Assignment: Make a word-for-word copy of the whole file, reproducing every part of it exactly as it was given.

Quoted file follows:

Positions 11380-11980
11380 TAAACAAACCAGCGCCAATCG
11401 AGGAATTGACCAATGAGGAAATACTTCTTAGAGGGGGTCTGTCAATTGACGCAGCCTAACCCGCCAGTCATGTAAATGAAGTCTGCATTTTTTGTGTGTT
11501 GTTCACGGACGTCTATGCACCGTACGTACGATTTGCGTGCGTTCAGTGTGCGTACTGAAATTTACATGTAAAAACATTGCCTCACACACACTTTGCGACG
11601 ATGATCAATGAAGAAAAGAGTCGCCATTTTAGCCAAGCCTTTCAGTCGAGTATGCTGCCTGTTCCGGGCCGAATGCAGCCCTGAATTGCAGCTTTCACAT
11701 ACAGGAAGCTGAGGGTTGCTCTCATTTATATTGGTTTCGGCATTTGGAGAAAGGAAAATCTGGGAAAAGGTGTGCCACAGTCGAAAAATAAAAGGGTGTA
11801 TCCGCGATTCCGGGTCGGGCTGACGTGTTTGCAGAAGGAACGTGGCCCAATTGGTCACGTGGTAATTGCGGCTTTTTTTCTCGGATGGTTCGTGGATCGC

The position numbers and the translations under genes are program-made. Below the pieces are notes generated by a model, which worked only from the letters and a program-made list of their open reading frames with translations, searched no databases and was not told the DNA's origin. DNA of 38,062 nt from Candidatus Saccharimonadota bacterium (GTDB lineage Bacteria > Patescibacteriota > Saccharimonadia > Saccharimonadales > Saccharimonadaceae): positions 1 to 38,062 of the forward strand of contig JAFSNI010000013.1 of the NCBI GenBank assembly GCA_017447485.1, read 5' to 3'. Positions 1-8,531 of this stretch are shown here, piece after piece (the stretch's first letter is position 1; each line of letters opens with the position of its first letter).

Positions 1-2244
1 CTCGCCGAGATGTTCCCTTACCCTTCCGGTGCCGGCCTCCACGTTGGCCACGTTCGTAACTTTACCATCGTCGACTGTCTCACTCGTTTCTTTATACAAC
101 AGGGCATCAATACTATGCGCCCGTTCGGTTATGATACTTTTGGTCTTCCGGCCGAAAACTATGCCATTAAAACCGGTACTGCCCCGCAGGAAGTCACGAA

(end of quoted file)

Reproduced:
Positions 11380-11980
11380 TAAACAAACCAGCGCCAATCG
11401 AGGAATTGACCAATGAGGAAATACTTCTTAGAGGGGGTCTGTCAATTGACGCAGCCTAACCCGCCAGTCATGTAAATGAAGTCTGCATTTTTTGTGTGTT
11501 GTTCACGGACGTCTATGCACCGTACGTACGATTTGCGTGCGTTCAGTGTGCGTACTGAAATTTACATGTAAAAACATTGCCTCACACACACTTTGCGACG
11601 ATGATCAATGAAGAAAAGAGTCGCCATTTTAGCCAAGCCTTTCAGTCGAGTATGCTGCCTGTTCCGGGCCGAATGCAGCCCTGAATTGCAGCTTTCACAT
11701 ACAGGAAGCTGAGGGTTGCTCTCATTTATATTGGTTTCGGCATTTGGAGAAAGGAAAATCTGGGAAAAGGTGTGCCACAGTCGAAAAATAAAAGGGTGTA
11801 TCCGCGATTCCGGGTCGGGCTGACGTGTTTGCAGAAGGAACGTGGCCCAATTGGTCACGTGGTAATTGCGGCTTTTTTTCTCGGATGGTTCGTGGATCGC

The position numbers and the translations under genes are program-made. Below the pieces are notes generated by a model, which worked only from the letters and a program-made list of their open reading frames with translations, searched no databases and was not told the DNA's origin. DNA of 38,062 nt from Candidatus Saccharimonadota bacterium (GTDB lineage Bacteria > Patescibacteriota > Saccharimonadia > Saccharimonadales > Saccharimonadaceae): positions 1 to 38,062 of the forward strand of contig JAFSNI010000013.1 of the NCBI GenBank assembly GCA_017447485.1, read 5' to 3'. Positions 1-8,531 of this stretch are shown here, piece after piece (the stretch's first letter is position 1; each line of letters opens with the position of its first letter).

Positions 1-2244
1 CTCGCCGAGATGTTCCCTTACCCTTCCGGTGCCGGCCTCCACGTTGGCCACGTTCGTAACTTTACCATCGTCGACTGTCTCACTCGTTTCTTTATACAAC
101 AGGGCATCAATACTATGCGCCCGTTCGGTTATGATACTTTTGGTCTTCCGGCCGAAAACTATGCCATTAAAACCGGTACTGCCCCGCAGGAAGTCACGAA